This tactic makes it look like you need to choose between option A and option B. They will often use this in conjunction with the time pressure and the ultimatum method to hopefully put so much pressure on you that you won’t think clearly and you won’t question whether or not these really are the only two options. If you had some time and some space to breathe and think, then you might question them and realize that there are more options that will probably be much more beneficial for you. This is a tactic that is sometimes used unconsciously, but is actually often used consciously by salespeople and people negotiating professionally, because it’s designed to essentially pressure you, to confuse you, and to lead you to make a certain choice. Is it going to be A, or is it going to be B? You are now thinking that you have to choose between A and B, when really there is always another option such as: None of the above, option C, or something completely different that isn’t on the table that maybe isn’t such a great deal for them. It doesn’t cost as much money or is more beneficial to you.
Remember that in real negotiation, in real compromise you are not looking for capitulation, you’re not looking to beat somebody, you are not looking for a win/lose; you are looking for the win/win situation. Hopefully you are not doing business or living your life with manipulative people, but these things do come up. If somebody is trying to narrow your options, in that moment, it’s usually best to walk away to buy yourself some time, or to walk away from it completely. If a car dealer is trying to pressure you into buying this car or that car and saying which is it going to be, telling you, “Come on! You have to make a decision now, because both of these cars have other buyers; is it this car or that car?”, and you find yourself getting stressed over which car to buy, stop and walk away. Get yourself some breathing room. The chances are very good that if somebody is doing that, then neither option A nor option B is going to be the best option for you. If it was, then nobody would have to manipulate you into it. Go with how you feel. If, in the moment, you are feeling stressed or feeling pressured, always put a stop to it and remember (and this is the key to this technique), you CAN always put a stop to it; you can always walk away. You are never trapped, even though in that moment you may feel trapped. Remind yourself that you are not and get out of the situation. Just say no and you will be amazed at how quickly they suddenly find a little bit more time for you to breathe.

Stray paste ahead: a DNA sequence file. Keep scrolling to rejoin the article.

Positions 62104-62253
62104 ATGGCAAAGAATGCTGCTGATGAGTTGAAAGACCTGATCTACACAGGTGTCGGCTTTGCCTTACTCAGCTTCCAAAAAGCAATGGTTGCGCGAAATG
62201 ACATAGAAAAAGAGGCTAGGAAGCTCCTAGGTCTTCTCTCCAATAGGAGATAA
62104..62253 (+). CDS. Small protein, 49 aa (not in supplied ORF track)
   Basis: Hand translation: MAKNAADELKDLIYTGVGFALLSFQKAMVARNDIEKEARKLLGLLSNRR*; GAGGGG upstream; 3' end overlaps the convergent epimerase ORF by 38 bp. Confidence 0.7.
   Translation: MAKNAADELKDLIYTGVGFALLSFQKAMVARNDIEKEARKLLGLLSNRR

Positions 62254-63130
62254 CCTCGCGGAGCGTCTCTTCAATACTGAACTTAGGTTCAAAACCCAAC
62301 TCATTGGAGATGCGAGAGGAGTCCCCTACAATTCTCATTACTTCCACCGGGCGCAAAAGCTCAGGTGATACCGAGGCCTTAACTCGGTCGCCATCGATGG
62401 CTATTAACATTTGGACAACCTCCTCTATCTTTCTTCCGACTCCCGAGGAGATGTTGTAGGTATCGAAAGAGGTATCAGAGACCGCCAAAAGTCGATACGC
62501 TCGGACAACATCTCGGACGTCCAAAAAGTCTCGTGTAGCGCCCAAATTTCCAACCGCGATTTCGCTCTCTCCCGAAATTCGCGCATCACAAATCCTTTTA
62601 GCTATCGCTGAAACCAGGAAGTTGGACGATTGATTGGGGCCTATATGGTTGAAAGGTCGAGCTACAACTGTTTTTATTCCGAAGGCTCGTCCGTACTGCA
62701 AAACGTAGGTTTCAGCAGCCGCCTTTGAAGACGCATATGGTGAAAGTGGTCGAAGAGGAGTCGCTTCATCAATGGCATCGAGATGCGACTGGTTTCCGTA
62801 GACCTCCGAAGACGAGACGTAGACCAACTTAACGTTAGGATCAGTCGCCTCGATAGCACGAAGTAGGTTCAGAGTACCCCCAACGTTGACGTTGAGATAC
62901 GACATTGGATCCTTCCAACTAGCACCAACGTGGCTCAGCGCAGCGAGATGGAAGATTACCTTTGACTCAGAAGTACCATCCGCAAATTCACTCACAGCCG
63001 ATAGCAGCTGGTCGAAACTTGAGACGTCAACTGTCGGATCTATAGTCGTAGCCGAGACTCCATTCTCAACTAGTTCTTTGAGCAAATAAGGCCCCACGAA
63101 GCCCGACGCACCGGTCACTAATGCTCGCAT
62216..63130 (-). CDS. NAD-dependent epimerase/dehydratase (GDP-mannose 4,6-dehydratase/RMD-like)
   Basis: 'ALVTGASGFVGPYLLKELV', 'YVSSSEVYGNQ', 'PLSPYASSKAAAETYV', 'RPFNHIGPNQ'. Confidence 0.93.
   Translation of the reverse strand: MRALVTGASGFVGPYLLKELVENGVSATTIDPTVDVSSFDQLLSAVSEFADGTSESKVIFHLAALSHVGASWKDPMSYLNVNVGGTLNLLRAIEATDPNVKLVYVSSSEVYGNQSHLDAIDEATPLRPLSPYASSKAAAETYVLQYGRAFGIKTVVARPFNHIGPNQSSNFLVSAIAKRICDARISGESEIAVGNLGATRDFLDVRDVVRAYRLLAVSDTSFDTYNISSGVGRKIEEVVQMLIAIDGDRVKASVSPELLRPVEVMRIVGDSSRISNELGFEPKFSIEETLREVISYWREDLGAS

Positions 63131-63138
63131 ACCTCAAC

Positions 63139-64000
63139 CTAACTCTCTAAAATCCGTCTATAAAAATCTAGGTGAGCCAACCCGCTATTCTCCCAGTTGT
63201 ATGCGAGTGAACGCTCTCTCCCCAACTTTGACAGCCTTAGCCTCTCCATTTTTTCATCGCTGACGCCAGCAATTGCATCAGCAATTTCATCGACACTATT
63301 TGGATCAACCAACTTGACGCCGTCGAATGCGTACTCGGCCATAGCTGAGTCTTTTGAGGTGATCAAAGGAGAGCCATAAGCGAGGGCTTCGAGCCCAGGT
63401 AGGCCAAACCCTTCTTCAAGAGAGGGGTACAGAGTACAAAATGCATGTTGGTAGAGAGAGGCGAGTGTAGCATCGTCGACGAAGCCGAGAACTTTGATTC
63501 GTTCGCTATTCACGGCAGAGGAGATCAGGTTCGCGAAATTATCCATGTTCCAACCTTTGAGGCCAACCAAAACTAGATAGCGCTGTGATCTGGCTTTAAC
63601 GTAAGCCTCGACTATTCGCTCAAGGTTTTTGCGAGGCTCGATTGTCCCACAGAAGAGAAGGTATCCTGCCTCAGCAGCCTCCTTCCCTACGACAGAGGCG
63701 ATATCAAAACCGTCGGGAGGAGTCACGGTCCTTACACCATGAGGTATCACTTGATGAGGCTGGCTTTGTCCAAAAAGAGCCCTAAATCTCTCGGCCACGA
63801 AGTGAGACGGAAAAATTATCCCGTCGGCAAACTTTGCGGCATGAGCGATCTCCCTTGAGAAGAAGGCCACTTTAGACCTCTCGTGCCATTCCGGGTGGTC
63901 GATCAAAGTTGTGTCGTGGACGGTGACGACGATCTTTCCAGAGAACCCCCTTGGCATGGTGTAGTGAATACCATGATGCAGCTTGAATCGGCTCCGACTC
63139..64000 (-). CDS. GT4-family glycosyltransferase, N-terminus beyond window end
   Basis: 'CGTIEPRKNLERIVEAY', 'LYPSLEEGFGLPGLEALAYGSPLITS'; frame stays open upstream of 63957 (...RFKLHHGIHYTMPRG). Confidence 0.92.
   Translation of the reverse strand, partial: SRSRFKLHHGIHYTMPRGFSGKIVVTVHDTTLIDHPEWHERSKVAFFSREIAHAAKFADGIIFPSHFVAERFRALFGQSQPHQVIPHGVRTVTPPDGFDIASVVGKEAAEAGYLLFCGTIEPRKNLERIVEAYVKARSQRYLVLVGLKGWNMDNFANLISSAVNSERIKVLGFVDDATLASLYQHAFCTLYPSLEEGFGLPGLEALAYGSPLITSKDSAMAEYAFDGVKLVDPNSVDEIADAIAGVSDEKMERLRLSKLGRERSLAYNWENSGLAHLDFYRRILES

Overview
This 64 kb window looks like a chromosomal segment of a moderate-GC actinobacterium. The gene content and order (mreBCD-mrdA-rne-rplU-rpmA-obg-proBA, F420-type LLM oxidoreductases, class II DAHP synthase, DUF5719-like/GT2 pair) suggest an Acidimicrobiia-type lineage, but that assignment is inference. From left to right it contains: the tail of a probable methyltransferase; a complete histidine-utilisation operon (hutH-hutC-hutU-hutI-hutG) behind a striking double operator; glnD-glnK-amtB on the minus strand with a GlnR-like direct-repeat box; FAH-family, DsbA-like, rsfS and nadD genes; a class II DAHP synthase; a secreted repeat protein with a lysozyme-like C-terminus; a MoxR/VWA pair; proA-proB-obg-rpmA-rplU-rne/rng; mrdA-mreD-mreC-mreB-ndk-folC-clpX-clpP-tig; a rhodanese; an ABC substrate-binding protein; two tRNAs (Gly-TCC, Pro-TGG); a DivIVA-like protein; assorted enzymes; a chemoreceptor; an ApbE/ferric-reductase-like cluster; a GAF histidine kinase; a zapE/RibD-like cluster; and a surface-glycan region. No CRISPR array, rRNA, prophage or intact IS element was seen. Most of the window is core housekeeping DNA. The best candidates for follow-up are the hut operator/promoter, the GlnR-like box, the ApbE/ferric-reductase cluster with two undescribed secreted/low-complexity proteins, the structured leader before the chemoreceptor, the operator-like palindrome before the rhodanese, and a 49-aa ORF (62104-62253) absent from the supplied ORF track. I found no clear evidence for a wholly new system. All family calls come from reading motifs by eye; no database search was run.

#6 Enforcing Non-Existent Contracts
This is when people try to enforce contracts with you that you never actually agreed to. So, what do I mean by that? Am I talking about legal contracts? No, I’m not talking about legal contracts; I’m talking about social contracts. I’m talking about invisible contracts, pseudo contracts. I’m talking about when people do something for you that maybe you didn’t even ask them to do and then they tack on a rider to that agreement. The agreement being that they are going to do this for you and they tack on an invisible rider that says now you owe them a favor which they can collect at a future time. When they come to you at a future time, they subtly or not so subtly imply or guilt you into capitulating and giving them what they want, even if you don’t want to give it to them, because well, they did do this thing for you and you entered a contract. The thing is, no you didn’t. You didn’t enter any contract. If I want you to do something for me, I can damn well ask you to do it and give you a chance to say yes or no. By me doing something for you, I do not have the right to tack on an invisible rider that now says you automatically owe me. If I want that to be the deal, then I can put that deal forth. I can put it on the table and say, ok I will do this for you, but you also now owe me a favor. You can agree to those terms or not.